Motor Boat Containing Five Reclama
tion Employees Is Upset.
Cody, Wyo., June 18. Tho lake
formed by tho backing of the Shushont
river behind the recently completed
government dam, eight miles above
Cody, claimed its first victims. Ralph
C. Soper, A. C. Downey, Don Calkins
nnd a young man named Soul were
drowned while trying a new motor
boat. A fifth man named Collins was
saved by clinging all night to tho
boat. In the early morning his cries
were heard at the reclamation camp
Across the river.
All five were in the employ of the
reclamation service, Soper and Dow
ney being cngineeis. Downey was
fiom Fort Collins, Colo.; Soul from
Butte, and Don Calkins. was the eldest
son of J. K. Calkins, one of the owners
and editors Of the Park County Enter
prise of this place.
House Adopts Reform Rule.
Washington. June 18 The house,
which has seen many days of dissen
sion during the present session over
the question of rules of that body, furn
ished the remarkable spectacle of pass
Ing, with only one lone member voting
In opposition, a strongly worded "re
form" rule, designed to correct an ac
knowledged legislative abuse the
"smothering" of legislation In committee.
A quiet wedding occured at the resi
dence of Rev. I. E. Nolte Wednesday
forenoon in which Mr. Glen M. Zerbe
of Harrison and Miss Efiie A. Forbes
of Andrews were the contracting
parties. They teft on the noon train
for a wedding trip to Denver. Both
prominent oung people of Sioux
Commercial Club Meeting
Members of the Alliance Commercial
Club are requested to meet next Thurs
day evening at the Commercial Club
rooms. Business of importance to be
transacted. R. M. HAMPTON, Pres.
Mrs. Ida M. Ross recently sold a
fine piano to Miss Florence Whiteman,
an out-of-town customer.
Tlie regular ssrvices of the Alliance
ciicuit will be held by the pastor, Rev.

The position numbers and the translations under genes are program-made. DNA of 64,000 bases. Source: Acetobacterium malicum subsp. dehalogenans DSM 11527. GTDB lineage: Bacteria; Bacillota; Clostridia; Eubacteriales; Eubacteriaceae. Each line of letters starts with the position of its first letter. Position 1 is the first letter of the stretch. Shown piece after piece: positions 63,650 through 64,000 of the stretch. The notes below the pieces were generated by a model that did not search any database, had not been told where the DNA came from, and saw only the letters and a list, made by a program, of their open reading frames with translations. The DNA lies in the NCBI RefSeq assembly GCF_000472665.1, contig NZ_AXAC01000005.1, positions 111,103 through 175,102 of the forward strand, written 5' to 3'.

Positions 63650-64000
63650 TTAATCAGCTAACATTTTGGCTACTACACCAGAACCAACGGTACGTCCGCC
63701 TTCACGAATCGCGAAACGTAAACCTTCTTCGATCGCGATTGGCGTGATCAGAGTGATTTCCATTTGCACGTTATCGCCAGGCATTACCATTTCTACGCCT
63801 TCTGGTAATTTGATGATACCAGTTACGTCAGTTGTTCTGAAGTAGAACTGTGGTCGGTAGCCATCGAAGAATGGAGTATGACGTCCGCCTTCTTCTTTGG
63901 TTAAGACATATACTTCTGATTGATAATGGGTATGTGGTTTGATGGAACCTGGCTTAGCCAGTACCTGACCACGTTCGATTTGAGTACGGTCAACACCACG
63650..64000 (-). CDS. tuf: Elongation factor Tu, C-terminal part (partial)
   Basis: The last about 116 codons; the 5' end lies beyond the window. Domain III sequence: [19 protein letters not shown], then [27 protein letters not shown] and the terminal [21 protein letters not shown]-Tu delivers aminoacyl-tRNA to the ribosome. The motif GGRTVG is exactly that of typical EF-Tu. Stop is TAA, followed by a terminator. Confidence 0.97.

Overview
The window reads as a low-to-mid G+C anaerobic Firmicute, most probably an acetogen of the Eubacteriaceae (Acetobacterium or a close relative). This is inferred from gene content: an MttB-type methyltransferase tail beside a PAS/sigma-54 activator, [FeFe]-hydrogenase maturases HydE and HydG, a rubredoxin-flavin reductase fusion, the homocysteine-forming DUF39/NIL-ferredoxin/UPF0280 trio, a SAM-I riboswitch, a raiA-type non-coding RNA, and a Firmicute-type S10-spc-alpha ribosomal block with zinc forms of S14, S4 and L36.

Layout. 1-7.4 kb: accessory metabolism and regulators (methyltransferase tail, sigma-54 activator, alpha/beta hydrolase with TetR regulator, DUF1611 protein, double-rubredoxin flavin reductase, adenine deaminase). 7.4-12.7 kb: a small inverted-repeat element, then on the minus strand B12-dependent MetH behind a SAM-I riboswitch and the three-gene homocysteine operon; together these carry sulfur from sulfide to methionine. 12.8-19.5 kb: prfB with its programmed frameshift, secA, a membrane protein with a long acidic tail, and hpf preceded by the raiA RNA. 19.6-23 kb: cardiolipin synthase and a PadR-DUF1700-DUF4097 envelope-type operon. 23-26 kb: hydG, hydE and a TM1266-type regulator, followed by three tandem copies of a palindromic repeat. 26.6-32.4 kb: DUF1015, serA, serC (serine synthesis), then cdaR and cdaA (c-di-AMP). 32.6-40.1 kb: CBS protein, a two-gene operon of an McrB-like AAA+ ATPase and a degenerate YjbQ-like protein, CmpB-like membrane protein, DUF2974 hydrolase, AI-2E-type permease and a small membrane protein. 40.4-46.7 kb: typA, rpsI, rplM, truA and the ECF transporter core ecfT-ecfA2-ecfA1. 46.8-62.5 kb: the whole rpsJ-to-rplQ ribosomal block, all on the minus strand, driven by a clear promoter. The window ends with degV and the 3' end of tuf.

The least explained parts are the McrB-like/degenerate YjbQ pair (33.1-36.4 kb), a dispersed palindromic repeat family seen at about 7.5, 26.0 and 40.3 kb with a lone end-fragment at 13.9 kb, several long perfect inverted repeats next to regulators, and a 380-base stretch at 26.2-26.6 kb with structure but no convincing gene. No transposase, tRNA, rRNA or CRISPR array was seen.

I. E. Nolte, next Sunday at Fairview
and Berea.
A.J. Kjeldgaard, having been offered
a position in a drug store at Scotts
bluff, bid adieu to Alliance la3t Thurs
day and left for that city.
Sixteen pianos were sold from the
Alliance branch of the Bennett Piano
company in Mav bv Mrs. J. T. Wiker
and Messrs. J. D. Horton and J- T.
Increased Drug Store Force
An increase in the force of salesmen
at the popular Breunan drug store has
been made necessary since moving to
their present location in the new Rumer
block on account of the greatly in
creased business. The proprietor, F.
J. Brennan, is ably assisted in pre
scription work by Henry Mosher,
registered pharmacist, who came to
Alliance from Omaha, where he at
tended the Umaba College of Pharm
acy. Arthur Baisch, whose father was a
druggist at Broken Bow but recently
sold his store, is one of the salesmen.
He came to Alliance the first of this
Henry Keizer makes himself useful
about the store as ''handy man" and
assistant salesman.
An expert jeweler, Roy Smith, came
from Lincolti receutly to take charge
of the jewelry and watch repairing de
partment. At the soda fountaiu Joe Smith dis
penses refreshments with such satis
faction to the public that it has become
necessary to employ two assistants.
Knight Burris and Ralph Johnson.
Mr. and Mrs. M. T. Clark, who came
from Spokane, Washington, about June
8th, have purchased the Younkin fruit